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Published on 12 January 2010

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Heart drug has new use rejected

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The panel of the Food and Drug Administration (FDA) voted unanimously against approving Bystolic to prevent death or the need for hospital treatment caused by heart failure.

The outside panel of heart specialists voted 8-0 against New York-based Forest Laboratories’ new use of the drug.

Forest markets Bystolic to treat hypertension, or high blood pressure. An extra approval for heart failure would potentially expand the drug’s market to around 5.7 million US patients with the disease.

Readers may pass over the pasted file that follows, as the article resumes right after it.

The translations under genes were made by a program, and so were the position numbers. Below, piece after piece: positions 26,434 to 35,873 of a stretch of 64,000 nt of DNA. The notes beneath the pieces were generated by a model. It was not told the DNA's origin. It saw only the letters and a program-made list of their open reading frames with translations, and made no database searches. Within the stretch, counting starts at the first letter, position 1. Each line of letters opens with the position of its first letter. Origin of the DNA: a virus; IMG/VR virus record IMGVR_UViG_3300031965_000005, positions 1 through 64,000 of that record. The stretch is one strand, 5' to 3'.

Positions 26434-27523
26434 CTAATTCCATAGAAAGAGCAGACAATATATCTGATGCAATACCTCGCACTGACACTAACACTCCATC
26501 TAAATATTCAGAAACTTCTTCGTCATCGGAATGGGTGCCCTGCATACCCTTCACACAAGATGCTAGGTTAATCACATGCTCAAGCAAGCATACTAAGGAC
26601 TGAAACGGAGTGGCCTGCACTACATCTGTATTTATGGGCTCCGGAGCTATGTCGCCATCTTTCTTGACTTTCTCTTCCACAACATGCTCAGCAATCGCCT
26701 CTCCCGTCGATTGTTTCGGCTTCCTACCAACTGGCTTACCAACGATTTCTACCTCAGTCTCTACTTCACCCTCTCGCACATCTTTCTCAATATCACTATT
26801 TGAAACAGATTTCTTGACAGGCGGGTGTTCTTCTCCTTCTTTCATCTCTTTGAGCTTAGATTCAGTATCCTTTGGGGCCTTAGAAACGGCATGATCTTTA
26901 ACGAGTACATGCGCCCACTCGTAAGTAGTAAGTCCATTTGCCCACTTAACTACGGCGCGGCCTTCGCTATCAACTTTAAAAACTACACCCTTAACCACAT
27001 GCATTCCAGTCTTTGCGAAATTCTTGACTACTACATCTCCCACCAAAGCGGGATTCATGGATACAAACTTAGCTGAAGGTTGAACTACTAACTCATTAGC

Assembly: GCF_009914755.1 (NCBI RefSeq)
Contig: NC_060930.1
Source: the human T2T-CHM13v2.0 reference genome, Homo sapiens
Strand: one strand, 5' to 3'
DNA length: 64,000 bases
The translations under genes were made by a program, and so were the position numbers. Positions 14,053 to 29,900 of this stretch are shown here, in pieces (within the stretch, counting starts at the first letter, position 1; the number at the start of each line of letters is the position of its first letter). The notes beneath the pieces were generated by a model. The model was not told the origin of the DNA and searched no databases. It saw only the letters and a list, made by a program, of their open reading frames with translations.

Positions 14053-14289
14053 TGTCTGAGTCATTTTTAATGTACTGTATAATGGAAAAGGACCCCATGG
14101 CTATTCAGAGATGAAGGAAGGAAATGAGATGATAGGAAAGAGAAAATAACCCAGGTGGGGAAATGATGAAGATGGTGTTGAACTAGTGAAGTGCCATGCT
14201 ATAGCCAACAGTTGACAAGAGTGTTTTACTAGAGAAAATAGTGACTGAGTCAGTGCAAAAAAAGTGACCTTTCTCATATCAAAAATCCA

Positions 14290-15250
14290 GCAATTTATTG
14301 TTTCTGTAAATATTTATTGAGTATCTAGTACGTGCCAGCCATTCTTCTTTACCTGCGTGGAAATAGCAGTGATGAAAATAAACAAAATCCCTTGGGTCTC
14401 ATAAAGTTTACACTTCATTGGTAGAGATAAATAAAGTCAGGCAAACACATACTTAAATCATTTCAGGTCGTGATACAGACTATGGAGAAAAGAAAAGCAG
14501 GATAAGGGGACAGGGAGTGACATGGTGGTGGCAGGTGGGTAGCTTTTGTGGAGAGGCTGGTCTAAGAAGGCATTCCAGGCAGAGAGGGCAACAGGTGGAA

Forest tracked 2,000 elderly patients at risk of heart failure who received either Bystolic or a dummy pill. But the difference in cardiac death and hospital admissions due to heart failure between the two groups was not statistically significant, said the FDA.

Reviewers from the administration said Forest made major adjustments to the design of the trial over its four-year timespan.

The FDA does not have to follow the advice of the group, although it usually does.

Bystolic is a member of the beta blocker family of medications. Competing drugs in the class include generic versions of AstraZeneca’s Toprol and GlaxoSmithKline’s Coreg.

Copyright Press Association 2010



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